Premier Brian Gallant says any carbon tax introduced in New Brunswick will be revenue-neutral, its impact offset by the government giving up tax revenue elsewhere.
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Gallant made the comment to reporters Wednesday as he prepared to travel to the Paris climate change summit later this week.
He says the summit is "a chance for us to go and learn" about how other jurisdictions are trying to reduce emissions.
"There are many jurisdictions in Canada and around the world who are doing good things, and of course, some things that aren't working," he said.
But, at a time when his government is looking at raising the Harmonized Sales Tax and bringing in highway tolls, Gallant made it clear he doesn't want to be accused of making a cash grab for climate change.
"If we were to look at any type of price on carbon, we would make sure that it would be revenue neutral," he said.
"It's very clear that the best way to do any type of price on carbon for a jurisdiction and have a good, positive impact on the economy is making it revenue neutral."
That would mean finding a way to reduce the overall tax burden by the same amount of money. He wouldn't speculate on how that would work.
"It would be premature to talk about how it would work because we're not even sure we're going to implement one," he said.
Carbon tax just 1 option
Gallant underscored several times that a carbon tax is only one option his government is looking at, and it's not a done deal.
"When we say we're considering all things, it could be different kinds of ways to approach fighting climate change," he said.
Last week's options report, which laid out a range of initiatives the government is considering to raise revenue and cut spending, didn't mention a carbon tax.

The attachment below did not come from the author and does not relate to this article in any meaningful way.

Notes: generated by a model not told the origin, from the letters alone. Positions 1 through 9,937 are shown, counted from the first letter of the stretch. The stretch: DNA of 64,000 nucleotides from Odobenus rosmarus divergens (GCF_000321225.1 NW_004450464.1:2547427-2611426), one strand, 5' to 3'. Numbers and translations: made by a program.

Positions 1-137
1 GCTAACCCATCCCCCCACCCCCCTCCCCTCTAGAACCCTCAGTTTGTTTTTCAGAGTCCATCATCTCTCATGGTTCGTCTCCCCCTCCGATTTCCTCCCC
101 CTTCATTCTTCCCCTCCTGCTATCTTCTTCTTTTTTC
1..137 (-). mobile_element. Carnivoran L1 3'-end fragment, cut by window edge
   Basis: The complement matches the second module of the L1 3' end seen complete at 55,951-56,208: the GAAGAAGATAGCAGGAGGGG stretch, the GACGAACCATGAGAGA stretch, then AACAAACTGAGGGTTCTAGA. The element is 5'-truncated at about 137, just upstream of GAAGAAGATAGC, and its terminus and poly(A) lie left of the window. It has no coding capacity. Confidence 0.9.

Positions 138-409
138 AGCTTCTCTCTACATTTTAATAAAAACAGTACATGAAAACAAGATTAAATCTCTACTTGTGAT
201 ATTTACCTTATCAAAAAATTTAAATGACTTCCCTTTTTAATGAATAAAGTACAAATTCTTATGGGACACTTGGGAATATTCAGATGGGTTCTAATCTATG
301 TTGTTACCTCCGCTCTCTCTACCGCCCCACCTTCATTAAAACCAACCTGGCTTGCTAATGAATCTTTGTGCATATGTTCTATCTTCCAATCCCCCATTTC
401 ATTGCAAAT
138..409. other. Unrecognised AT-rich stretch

Gallant said that's because the report looks at ways to reduce the deficit, and a revenue-neutral carbon tax would have no effect.
But PC environment critic Brian Kierstead said it's difficult to make a carbon tax revenue neutral "because there are so many unknown factors with it."
New Brunswick's emissions have already gone down without a carbon tax, he said. "It's the technology that's changing. The technology is going to get us there, not charging the general populace more money."
Defends Paris delegation size
The premier also defended the size of New Brunswick's delegation to Paris.
Besides Gallant himself, it will include a civil servant from the Environment Department, the CEO of the Jobs Board, Gallant's executive assistant, and two opposition MLAs, Kierstead and Green Party Leader David Coon.
NDP leader Dominic Cardy has criticized the six-member delegation as too big and too expensive. "Flying people to Paris for a photo-op is a waste of money," he said this week on Twitter.
By contrast, Nova Scotia is sending only two people to Paris, the provincial environment minister and one staffer.
Gallant rejected the criticism. "I know there are a lot of provinces that are sending a lot more than that," he said.
Gallant's office provided the size of other provincial delegations, ranging from Ontario's 35-person group, to Prince Edward Island's three. Two Canadian premiers are travelling to and from the conference twice.
Coon and Kierstead "will add to the discussion" and contribute to the non-partisan flavour of the discussion, Gallant said, while bringing his executive assistant is "very normal common practise to ensure everything goes well, logistically speaking."
Gallant said Jobs Board CEO Jacques Pinet was part of the group because Gallant plans a speech to a business group while in France.
"We hope to look for some leads to create jobs and economic growth here in New Brunswick," he said.
"Every time I travel, I always try to take some time to look for some leads and some potential investment."
Coon, a long-time environmentalist, said he felt he had something to offer the delegation.
"I had nothing to do with how many people they decided to send, obviously. But I decided to accept the invitation because I think I can make a real contribution to our delegation in Paris … based on 25 years of experience working on climate policy."